By 1999, Nike was running extensive training programs for its contractors’ factory managers. Although Nike’s various concessions and new programs were welcomed as a victory by several human rights groups, others argued that Nike still failed to deal with the biggest problem, namely wages. A main objection of critics was that FLA standards included notification of factories that were to be inspected, a move criticized by some as equivalent to notifying a restaurant when a critic is coming to dine. Ballinger was confident that Nike had at least removed dangerous chemicals from factories, but otherwise he remained skeptical: “ If you present yourself as a fitness company you can’t very well go around the globe poisoning people. But on wages, they’re still lying through their teeth.”

Nike Post 2002:

Since the continual downfalls Nike has experienced with the media involving the factories they source from, Nike has constructed a program to deal with the labor issues that have been reoccurring in the more than 900 supplier factories they use. These factories span across some 50 countries, all sourcing Nike goods. A staff of 97 employees inspects several hundred factories a year, giving each factory a grade on labor standards and works closely with the factory manager to improve problems. Along with having their own inspectors, Nike now allows random factory inspections by the Fair Labor Association (FLA), a monitoring outfit founded by human rights groups and companies such as Nike, Reebok, and Liza Claiborne.

Because Nike is now far more public with their sourcing issues, when human rights groups or student protestors find a problem with the company factory being used, they now deal with Nike directly, rather than going straight to public demonstrations and calls of help. Since building up its in-house monitoring staff in 2002, Nike has performed more than 600 factory audits by September 2004, including repeat visits to those factories with the most problems.

Although Nike has been working hard to fix the issue of poor labor conditions in the factories they source from, the difficult issue of low wages and unionization has be little addressed. Nike and other companies have made progress improving factory conditions and closely inspecting factories, but things like underpayment of wages and freedom of association are being looked past.

Stated in the Nike’s 2010 Corporate Responsibility Report, labor and human rights continue to be a top priority and corporate worry. Nike expresses that monitoring the contracts of some 600 factories for working conditions, wages and overtime- and a host of other issues, is not easy. Challenging issues remain ahead for the company and even the industry. Nike has realized if they want to make sustainable improvements for workers, they need to significantly chance the way engagement and interaction among the supply chain is had as a whole.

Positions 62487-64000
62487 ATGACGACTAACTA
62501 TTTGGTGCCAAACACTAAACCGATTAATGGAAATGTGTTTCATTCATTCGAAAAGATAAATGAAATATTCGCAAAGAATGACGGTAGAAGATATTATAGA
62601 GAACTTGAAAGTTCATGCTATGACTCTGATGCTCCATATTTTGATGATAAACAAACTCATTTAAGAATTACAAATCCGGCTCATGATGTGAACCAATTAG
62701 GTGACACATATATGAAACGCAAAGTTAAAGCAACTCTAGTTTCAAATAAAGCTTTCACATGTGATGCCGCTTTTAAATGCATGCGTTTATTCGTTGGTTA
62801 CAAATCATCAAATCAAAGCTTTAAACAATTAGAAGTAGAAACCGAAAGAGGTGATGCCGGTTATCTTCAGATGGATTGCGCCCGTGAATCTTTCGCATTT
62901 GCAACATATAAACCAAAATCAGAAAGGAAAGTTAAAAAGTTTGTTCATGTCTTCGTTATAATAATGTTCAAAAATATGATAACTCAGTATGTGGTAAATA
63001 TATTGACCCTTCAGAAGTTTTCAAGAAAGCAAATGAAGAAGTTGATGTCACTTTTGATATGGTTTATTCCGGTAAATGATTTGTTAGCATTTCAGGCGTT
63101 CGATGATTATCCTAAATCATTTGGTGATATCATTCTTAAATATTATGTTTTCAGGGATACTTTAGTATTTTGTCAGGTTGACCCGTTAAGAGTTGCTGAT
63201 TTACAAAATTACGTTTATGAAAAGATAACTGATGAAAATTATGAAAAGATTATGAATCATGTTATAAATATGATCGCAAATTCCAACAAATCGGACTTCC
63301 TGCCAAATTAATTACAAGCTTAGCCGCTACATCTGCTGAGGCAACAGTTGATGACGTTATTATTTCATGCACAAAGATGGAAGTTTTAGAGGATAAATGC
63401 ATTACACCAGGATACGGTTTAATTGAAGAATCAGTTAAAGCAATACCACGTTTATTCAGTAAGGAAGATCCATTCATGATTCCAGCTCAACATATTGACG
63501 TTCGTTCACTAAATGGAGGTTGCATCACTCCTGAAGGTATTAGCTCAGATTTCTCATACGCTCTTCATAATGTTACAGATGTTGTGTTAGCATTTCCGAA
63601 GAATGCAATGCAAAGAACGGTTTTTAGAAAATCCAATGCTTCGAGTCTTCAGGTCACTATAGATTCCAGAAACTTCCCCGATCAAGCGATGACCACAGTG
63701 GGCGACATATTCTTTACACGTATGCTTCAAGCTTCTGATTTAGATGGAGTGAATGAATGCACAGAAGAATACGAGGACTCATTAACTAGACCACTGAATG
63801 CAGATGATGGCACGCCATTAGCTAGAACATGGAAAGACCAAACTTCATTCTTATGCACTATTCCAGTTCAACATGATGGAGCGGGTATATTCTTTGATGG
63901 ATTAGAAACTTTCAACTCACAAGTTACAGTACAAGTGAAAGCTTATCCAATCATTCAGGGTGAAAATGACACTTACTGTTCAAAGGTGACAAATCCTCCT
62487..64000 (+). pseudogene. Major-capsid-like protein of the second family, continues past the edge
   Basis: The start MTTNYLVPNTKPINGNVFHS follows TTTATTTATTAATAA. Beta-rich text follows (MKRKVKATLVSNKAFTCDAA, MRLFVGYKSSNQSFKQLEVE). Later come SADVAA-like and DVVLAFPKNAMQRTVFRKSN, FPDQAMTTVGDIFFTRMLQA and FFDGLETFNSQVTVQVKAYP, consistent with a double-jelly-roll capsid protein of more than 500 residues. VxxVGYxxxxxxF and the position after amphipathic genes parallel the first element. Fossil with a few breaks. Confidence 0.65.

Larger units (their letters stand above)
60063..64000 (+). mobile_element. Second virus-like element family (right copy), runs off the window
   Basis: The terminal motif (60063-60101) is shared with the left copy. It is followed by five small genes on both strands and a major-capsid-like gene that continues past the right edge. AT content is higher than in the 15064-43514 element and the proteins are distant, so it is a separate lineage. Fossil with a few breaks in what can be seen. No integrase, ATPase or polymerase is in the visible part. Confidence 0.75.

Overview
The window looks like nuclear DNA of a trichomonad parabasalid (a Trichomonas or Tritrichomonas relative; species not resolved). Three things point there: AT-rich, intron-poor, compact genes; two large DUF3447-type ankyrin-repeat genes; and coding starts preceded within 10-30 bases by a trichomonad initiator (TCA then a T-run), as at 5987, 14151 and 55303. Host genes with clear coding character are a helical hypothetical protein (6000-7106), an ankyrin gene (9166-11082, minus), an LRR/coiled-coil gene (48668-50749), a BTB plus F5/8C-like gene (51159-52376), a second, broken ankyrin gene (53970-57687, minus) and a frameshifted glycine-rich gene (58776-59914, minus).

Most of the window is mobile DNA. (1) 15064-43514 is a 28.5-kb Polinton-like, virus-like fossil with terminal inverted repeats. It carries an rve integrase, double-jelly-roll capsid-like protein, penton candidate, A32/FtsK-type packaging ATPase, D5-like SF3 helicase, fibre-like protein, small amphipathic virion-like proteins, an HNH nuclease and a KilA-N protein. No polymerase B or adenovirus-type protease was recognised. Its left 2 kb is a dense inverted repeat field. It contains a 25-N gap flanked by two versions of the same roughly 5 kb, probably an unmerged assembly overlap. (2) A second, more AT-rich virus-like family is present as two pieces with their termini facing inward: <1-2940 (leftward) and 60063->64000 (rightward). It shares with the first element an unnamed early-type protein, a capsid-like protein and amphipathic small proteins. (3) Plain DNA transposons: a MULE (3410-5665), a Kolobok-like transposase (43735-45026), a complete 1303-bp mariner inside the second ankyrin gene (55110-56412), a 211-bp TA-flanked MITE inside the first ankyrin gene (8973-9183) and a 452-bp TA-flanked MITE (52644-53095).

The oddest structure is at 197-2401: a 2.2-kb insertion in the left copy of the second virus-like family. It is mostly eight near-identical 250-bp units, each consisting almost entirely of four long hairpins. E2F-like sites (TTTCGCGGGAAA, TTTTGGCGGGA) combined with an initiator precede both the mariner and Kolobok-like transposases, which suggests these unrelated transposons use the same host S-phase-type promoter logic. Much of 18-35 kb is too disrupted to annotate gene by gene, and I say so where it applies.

Nike is collaborating with other brands on factory audits and working with competitors on developing remedies for labor problems as well as standardized codes. Also, Nike has the opportunity to reduce the pressure of asking factories to manufacture too many styles, by reducing the number of apparel styles and partnering with the factories to improve efficiencies through lean production methods.


“Hitting the Wall: Nike and International Labor Practices” by Debora L. Spar provided a very interesting and rather controversial look into the media buzz that has been surrounding Nike and the labor conditions/wages being received in the many factories the company sources from.  Although I have previously heard about the poor conditions in factories that Nikes uses, I did not know how long these issues have been going on for and how many different activists have continually targeted Nike, whether it be activist in Washington, D.C. or students on a college campus who refuse to buy products manufactured in poor conditions for the laborers. The content of this article was continually interesting throughout, with an easily understandable and intriguing flow of information that covered more than seven years.

Because Nike is one of the largest globally recognized retail/athletic based product companies in the world, with a brand recognition by multiple different icons ( the Nike swoosh, “Just Do It”, Air Jordan), this article provided me with a better understanding of what goes on in such a large corporate company. The importance of corporate responsibility is far greater than I had previously known, and it was interesting to see Nike’s shift from saying it was not their place to be involved in the factory conditions in the early 1990s to taking responsibility for their actions and doing something about the conditions in the late 1990s. Studying Nike was very enjoyable and familiar because I have been a loyal Nike customer since I was a child, not knowing then that the shoes on my feet could have been made by an underage teenage girl working for far less than minimum wage.

In today’s society, I believe is a much larger microscope on corporate companies and the factories they source from, especially Nike due to their previous track record. Although there are many more tools to make sure labor laws are met and organizations to prevent workers from being paid less than minimum wage, one never knows who is lying and who is being truthful. Overall, studying this article was very informative and enjoyable, and encouraged me to continue researching labor laws in factories around the world, especially Nike.

Works Cited:

Bernstein, Aaron. “Nike’s New Game Plan for Sweatshops.” Bloomberg Businessweek 04 09 2004: n. pag. Web. 16 May 2011. <>.

Connor, Michael. “Nike: Corporate Responsibility at a “Tipping Point”.” Business Ethics 01 24 2010: n. pag. Web. 16 May 2011. <>.

Spar, Debora. “Hitting the Wall: Nike and International Labor Practices.” Harvard Business School: Case Study (2002): n. pag. Web. 16 May 2011.